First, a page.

Pablo Miralles, Roberto Donati, and Michael Whalen waded into a border war in their film "Gringos at the Gate," which has its World Premiere Wednesday, June 27, opening night of K+S New York 2012. (GET TICKETS HERE.)
The movie depicts the intense rivalry between the United States and Mexico soccer teams, taking a look at the long, complex history, the recent trends, and the fans on both sides who live and die with every match.
The trio talked to K+S's Noah Davis about filming in the chaos of supporters sections, the differences between the two fanbases, and whether US-Mexico is the best rivalry in the world.
K+S: There are so many different story angles you could have chosen about the US-Mexico rivalry. How did you choose which ones to focus on?
MIRALLES -- We focused on the parts of the story that are unique to the rivalry. Different sporting culture, history of conflict, demographics, and immigration are touched on, but it’s the unique relationship that Latinos and, primarily, Mexican-Americans and their conflicting sporting loyalties and generational cultural identities that makes the story special. It is the only way to explain the phenomenon of US and Mexico’s soccer rivalry. Finding the subjects that best illustrate these themes -- Herculez Gomez, Jose Torres, John Santos and the Hernandez Family -- was the biggest challenge we had as filmmakers.
K+S: Do you think there's a point in the future where the passion for the game in the US rivals the passion in Mexico? Maybe not for the entire population but for a subset of US fans? (Or are we already there?)
DONATI -- The passion Mexico has for futbol is the same as the passion the US has for football, baseball, and basketball combined. In Mexico, futbol is not only a diversion or a sport, it's a way of life and for some a religion. And it's been that way for generations. Passion for the game in the US will never equal the passion Mexico has. However, there are many Americans and fan groups like American Outlaws and Sam’s Army that love soccer and follow it with the passion of anyone else in the world. Moreover, the future success of US soccer will undoubtedly translate into more American fans, but to reach the fervor that Mexico has for the sport... highly unlikely.
K+S: How hard is filming in massive groups of supporters, either in a stadium or outside the stadium?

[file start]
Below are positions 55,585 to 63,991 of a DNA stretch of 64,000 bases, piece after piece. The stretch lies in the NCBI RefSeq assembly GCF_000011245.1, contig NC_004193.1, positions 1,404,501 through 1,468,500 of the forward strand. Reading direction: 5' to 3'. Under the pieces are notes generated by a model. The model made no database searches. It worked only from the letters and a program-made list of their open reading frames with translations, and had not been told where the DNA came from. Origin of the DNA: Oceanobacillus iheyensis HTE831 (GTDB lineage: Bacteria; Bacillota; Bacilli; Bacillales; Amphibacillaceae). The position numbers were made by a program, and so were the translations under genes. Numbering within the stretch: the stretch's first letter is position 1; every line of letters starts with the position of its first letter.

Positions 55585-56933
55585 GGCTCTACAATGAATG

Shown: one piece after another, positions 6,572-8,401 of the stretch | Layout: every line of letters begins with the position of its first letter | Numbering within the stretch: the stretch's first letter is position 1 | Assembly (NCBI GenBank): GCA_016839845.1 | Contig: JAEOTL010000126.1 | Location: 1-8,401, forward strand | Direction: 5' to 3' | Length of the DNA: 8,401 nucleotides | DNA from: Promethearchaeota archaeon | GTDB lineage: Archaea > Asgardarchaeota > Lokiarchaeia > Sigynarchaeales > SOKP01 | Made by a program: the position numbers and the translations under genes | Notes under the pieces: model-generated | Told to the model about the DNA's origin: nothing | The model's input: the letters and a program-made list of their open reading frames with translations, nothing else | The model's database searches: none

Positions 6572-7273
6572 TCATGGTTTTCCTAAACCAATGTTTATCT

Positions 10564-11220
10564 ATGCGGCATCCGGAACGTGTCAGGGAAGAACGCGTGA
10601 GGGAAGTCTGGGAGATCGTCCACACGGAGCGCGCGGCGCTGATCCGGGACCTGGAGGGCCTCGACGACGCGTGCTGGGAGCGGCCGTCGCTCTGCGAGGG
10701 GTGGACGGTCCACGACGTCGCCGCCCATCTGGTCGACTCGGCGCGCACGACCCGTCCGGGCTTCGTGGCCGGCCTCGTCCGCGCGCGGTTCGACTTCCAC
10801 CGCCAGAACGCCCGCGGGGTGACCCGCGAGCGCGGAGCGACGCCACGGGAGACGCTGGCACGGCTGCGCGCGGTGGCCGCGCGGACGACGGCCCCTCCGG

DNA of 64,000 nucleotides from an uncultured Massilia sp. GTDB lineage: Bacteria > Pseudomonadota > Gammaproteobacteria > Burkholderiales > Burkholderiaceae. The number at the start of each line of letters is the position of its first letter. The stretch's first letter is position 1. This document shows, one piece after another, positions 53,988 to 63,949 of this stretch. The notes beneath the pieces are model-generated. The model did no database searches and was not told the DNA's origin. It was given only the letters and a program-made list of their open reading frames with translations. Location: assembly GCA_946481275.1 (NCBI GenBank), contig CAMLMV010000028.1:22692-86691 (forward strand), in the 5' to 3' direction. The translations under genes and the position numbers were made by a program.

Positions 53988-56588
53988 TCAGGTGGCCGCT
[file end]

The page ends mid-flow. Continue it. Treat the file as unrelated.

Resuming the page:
WHALEN -- It's not too bad before the game, but once people start drinking it gets a lot harder. In Columbus the weather was the biggest hurdle. Trying to operate a camera in near freezing temperature and driving rain while also conducting interviews was extremely difficult. At Estadio Azteca the reality of running around at altitude with a camera quickly set in but the real challenge in Mexico City was at La Reforma -- in the middle of the "mob." People were really excited, some too much so. At one point I found myself shielding a 10-year old girl, who just wanted to look at the camera, from bottles that were being thrown at me.
K+S: What was your favorite supporter story that you had to cut?
WHALEN -- The Tony and Danny story from Sacramento was the hardest to cut from the film. They are both first generation Mexican-Americans with young sons, but Tony supports Mexico and Danny is a die-hard U.S. fan. Tony wants his son to choose who he will eventually follow, but Danny is adamant that his son has no choice -- it's USA all the way. Their friendship and personal stories reflect a lot of the identity issues that Mexican-Americans are going through right now. Danny even has a twin brother who roots for Mexico. We included their man-on-the-street interviews in Columbus but in order to tell their full stories would have required too much screen time that we just didn't have room for in the final cut.
K+S: So is US-Mexico the best rivalry in the world?
DONATI -- Tell that to a Real Madrid fan about to play Barcelona. Or a Brazilian fan about to play Argentina. Rivalries are subjective, but this rivalry is unlike any other rivalry in the world -- the fact that both countries share a unique history, the fact that both countries are different in so many ways, the fact that the underdog nation for many years was the most powerful nation on the planet, and the fact that the relationship is so interdependent, interconnected and complex. For all these reasons, the US-Mexico rivalry is undoubtedly the most interesting.
WHALEN -- The US-Mexico rivalry is the best international rivalry in the world because it combines the issues that club rivalries have (like Celtic-Rangers or Boca Juniors-River Plate) with the intensity of the national teams. It's not just about the shared history it's about the cultural and political issues going on right now in the United States. For Mexican-Americans its about choosing your identity, your allegiance, and no other international rivalry does that.
MIRALLES -- US-Mexico is the most interesting and complex rivalry on the planet. Until there is another situation where 90,000 out of 92,000 soccer fans are cheering for the visiting team, this is the one to watch.